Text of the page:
The Trinity and the Vocation to Love

What made John Paul “the Great” great is not a secret. It was something he publicly proclaimed and about which he frequently wrote, even long before becoming pope. It was a message as early as his penetrating study on human sexuality in Love and Responsibility (1960s), and it is intrinsic to the Gospel.

Call to Personhood

The message he proclaimed — and which made him great through his daily effort to live it — was that every human has the vocation to love. It was nothing less than Christ’s command “that you love one another as I have loved you” (Jn 14:12). He helped the modern world to see that we are not fully human until we fully embrace that message. In fact, his message was that we were created to become fully persons through participating in authentic relationships with others; true human growth is patterned after the real model for being persons and that real model is the Trinity.

According to the pagan philosopher Boethius (ca. 500 AD), a person is “an individual substance of rational nature,”an individual capable of knowing and loving. It was a great definition that Christians could and did apply to humans, angels, and to the Persons of the Trinity. However, it is extremely abstract and needed to be developed and brought into the concrete reality of human persons and divine Persons (i.e. the Trinity). After all, no person — human or divine — has actually existed as an isolated individual possessing just an intellect and will. Persons have always existed in relationship to another person. To be a person is to be in relationship.

Divine Persons

What “causes” the Persons of the Trinity to be real and distinct persons is different from what causes humans to be real and distinct persons. For humans, our bodies make us easily distinguishable. We are unequal in our powers (natural attributes) and it is easily identifiable as to who is operating our powers. If you say to me, “I’m hungry,” I do not wonder who is wanting to eat. I do not attribute your desire to eat to any other person.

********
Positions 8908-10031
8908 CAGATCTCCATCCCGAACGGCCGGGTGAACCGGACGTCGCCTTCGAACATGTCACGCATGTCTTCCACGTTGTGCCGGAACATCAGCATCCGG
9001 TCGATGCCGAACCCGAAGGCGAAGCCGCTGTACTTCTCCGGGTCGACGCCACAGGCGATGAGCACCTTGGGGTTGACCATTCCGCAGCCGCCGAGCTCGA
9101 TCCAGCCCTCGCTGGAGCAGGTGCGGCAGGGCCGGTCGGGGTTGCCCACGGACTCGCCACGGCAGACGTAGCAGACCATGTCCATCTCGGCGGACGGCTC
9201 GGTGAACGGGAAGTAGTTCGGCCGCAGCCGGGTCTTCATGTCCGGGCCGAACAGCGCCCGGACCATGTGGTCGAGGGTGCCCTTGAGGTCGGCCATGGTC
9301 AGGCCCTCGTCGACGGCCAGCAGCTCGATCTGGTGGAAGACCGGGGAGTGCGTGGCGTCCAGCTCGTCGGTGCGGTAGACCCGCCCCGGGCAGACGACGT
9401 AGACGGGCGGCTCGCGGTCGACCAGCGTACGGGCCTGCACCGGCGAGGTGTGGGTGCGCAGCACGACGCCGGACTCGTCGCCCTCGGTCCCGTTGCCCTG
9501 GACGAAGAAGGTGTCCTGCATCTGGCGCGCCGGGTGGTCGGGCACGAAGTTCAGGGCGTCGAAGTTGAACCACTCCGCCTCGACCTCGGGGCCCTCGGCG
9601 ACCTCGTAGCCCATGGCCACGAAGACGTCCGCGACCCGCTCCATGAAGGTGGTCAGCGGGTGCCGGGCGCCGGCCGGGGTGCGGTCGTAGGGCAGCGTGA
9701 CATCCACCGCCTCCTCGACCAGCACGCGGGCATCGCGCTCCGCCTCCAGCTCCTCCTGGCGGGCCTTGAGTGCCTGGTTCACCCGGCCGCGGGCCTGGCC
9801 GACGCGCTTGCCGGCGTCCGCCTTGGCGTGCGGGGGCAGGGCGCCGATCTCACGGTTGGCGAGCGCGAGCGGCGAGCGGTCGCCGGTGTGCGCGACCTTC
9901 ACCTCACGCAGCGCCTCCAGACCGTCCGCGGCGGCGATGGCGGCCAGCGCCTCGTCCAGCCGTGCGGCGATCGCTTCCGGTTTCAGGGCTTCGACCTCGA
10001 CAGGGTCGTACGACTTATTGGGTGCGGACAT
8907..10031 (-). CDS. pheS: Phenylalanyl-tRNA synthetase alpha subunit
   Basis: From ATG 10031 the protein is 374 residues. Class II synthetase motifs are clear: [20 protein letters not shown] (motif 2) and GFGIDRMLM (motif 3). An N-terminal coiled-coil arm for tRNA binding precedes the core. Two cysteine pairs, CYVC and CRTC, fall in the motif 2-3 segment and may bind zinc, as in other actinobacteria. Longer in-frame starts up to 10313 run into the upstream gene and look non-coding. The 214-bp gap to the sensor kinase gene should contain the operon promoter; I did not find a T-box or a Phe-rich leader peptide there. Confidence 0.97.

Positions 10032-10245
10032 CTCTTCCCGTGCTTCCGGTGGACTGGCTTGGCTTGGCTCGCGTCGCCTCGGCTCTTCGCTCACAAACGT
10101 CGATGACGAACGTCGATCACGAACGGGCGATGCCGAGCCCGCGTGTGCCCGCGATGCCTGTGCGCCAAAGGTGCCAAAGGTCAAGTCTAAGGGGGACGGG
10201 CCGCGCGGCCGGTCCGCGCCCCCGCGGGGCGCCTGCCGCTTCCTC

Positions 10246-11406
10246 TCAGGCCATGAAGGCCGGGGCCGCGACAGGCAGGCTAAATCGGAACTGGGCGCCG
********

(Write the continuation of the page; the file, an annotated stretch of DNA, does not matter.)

For the Persons of the Trinity there is no distinction in powers. They are one in being, pure Spirit (Jn 4:24). As concerns power (nature), the Persons are identical in every way. In fact, in the relationship of the Persons towards man (before the Incarnation), they are indistinguishable. So what makes them distinct persons?

A brief article directed to a wide audience such as this can only say so much. (Complicating things, there is no space to explain the metaphysics and epistemology of the Church Fathers and Doctors.) But since my point is to express why we have the vocation to love, it suffices to answer that God has revealed that in the mystery of His eternal existence, the divine nature is in relationship to the divine nature through two eternal processions which are real and distinct Persons from the Father.

If you just said, “Huh?”, then let me put it the way Pope John Paul the Great did: God is a communion of love.

For the sake of keeping this short, we can probably get away with the following explanation: The divine nature as “begotten” is the Son. The divine nature as “unbegotten” is the Father. The divine nature as “proceeding” is the Spirit. Though we can never fully understand this greatest of mysteries, we can have insights into it. One that is important to grasp is that the Father was always a distinct Person because He had the relationship of always generating the Son (who was always “with” the Father (Jn 1:1)). What makes the Father a real and distinct person is His having always generated the Son and therefore being in relationship. He would not have always been a person without there having always been another person real and distinct from Himself.